In my nine years of motherhood, I’ve done several things to generate an extra income. I’ve worked temporary jobs. I’ve filled in for various small business owners around town when they needed a few days off. I’ve had part time jobs, full time jobs, babysitting gigs, and jobs at my husband’s office.
On top of that work experience, I’ve just spent 12 out of the past 14 months as a 100% stay-at-home mom.
Basically, I’ve been through so many different work experiences and situations that I’ve learned the good, the bad, the ugly, and the awesome about each situation.
Whether you’re thinking about finding a job, are considering working more or less hours at your current occupation, or would like to quit your job altogether, there are a few things to consider:
Being a working mom is busy. Being a stay-at-home mom is busy, too! One thing I really loved when I worked was that if the house was clean when we left in the mornings, it actually stayed clean all day.
When I stay home, messes are made all day long. On the flip-side, I do have more time to clean, fold laundry, cook from scratch, and complete extra projects when I stay home.
As someone who used to really struggle with time management, working outside the home forced me to become more efficient with my time. Gone were the days of taking all day to clean the house – I had to learn to keep everything “good enough” in a much shorter amount of time. This is a good thing!
As a stay-at-home mom, I can now keep a clean-enough house, write, and spend plenty of time with my children among other things because of the time-management skills I learned while I was working outside the home.
Yes, working outside the home helps financially. But not always as much as you might think. Without the cost of work lunches, an office wardrobe, childcare, and extra outside help, my family saves a ton by me staying home. Plus, the small income that I generate with my book business doesn’t hurt, either!
4) Vacations and other extras:
When I worked, we took more trips. Not only did we have a little more leeway in our budget, but we were so much busier in general that we needed to get away to be able to reconnect and relax as a family.
Now that I stay home, we can all relax and enjoy the evening as a family after Nathan gets home from work because I’m able to take care of the basic necessities during the day.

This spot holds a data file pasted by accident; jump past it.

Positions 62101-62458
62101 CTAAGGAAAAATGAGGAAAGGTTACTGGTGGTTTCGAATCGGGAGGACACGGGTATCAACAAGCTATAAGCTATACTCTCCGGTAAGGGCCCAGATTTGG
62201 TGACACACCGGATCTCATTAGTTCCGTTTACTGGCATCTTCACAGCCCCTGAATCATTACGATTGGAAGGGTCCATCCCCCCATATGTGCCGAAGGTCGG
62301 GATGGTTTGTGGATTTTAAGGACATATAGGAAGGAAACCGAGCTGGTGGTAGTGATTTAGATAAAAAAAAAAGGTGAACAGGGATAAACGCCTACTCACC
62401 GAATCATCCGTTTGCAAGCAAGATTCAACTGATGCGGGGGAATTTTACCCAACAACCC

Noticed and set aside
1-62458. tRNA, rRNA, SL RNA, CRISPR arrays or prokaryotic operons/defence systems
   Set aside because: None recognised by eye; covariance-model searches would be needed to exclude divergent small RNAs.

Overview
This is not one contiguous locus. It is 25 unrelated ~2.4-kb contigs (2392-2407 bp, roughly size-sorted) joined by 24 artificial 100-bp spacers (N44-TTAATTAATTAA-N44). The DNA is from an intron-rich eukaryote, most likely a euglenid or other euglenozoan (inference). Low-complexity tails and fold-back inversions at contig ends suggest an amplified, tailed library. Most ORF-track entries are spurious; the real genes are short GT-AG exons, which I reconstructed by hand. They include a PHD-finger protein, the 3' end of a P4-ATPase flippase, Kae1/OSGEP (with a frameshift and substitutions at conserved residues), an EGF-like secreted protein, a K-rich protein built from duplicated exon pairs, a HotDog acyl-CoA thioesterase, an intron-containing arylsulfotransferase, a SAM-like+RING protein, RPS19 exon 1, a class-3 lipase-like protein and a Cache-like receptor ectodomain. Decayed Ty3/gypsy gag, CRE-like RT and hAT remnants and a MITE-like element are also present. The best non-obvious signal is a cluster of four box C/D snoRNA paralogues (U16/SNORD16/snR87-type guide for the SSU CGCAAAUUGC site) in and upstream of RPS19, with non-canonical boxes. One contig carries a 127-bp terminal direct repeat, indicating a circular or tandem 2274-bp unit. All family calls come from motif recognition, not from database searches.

We still enjoy traveling together but it’s much less frequent and much more frugal than before.
5) Time away:
One thing I really liked about working outside the home was grown-up time on the days I didn’t have my kids with me at the office. Lunch breaks weren’t spent cleaning up spills or sticky faces. Computer work wasn’t interrupted every two minutes with a child needing something.
6) Time with my kids:
When I stay home full time, I’m (obviously) with my kids. All. The. Time. This means that sometimes I feel like I’m going to lose my mind, but it also means that I never have to miss out on their lives.
Every scrape, every tear, every sticky face… they’re all wiped clean by me. And every laugh, every toothless grin, every new skill that’s learned… I’m there for those too.
As a stay-at-home homeschool mom, I rarely have to worry about bullies, a care-giver not taking proper care of my children, or other negative influences because I get to choose who my children are with. This is huge for me.
8 ) Intentional Parenting:
There are working moms who maximize every minute they have with their kids and they do a great job. Many stay-at-home moms do that as well!
There are also, unfortunately, working moms who spend their evenings and weekends seeking “me time” and stay-at-home moms who waste their days away with Facebook, Pinterest, TV and books.
Don’t be that mom. You’ll have the whole rest of your life to fritter your days away on electronics but your kids will only be young once.
9 ) Attitudes:
My children are both happier and more well-adjusted when I stay home. And while staying home is not a magic attitude cure, the rules and routines are now much more consistent. And it shows. My quiet child is more cheerful and personable. My wild-one is calmer and more reasonable.
The attitude difference in our children is actually the #1 reason that my husband and I decided to make a few financial sacrifices in order for me to be able to stay home full-time with them.
If you and your family are really happy with your current situation, great!
But if you’ve been reconsidering your financial and job situation, pray over it. Consult your husband. Talk to friends who have been there. Seek input from your children. Make careful, informed decisions but don’t be afraid to make a change.
Your family will benefit greatly from your willingness to follow where God leads.
What about you? What (respectful) pros and cons do you see to staying home or working outside the home?
Money Management Series
Part One: Can You Afford to be a Stay-At-Home Mom?
Part Four (coming July 28): Question & Answer Session. Submit your financial questions here or ask them in the comments!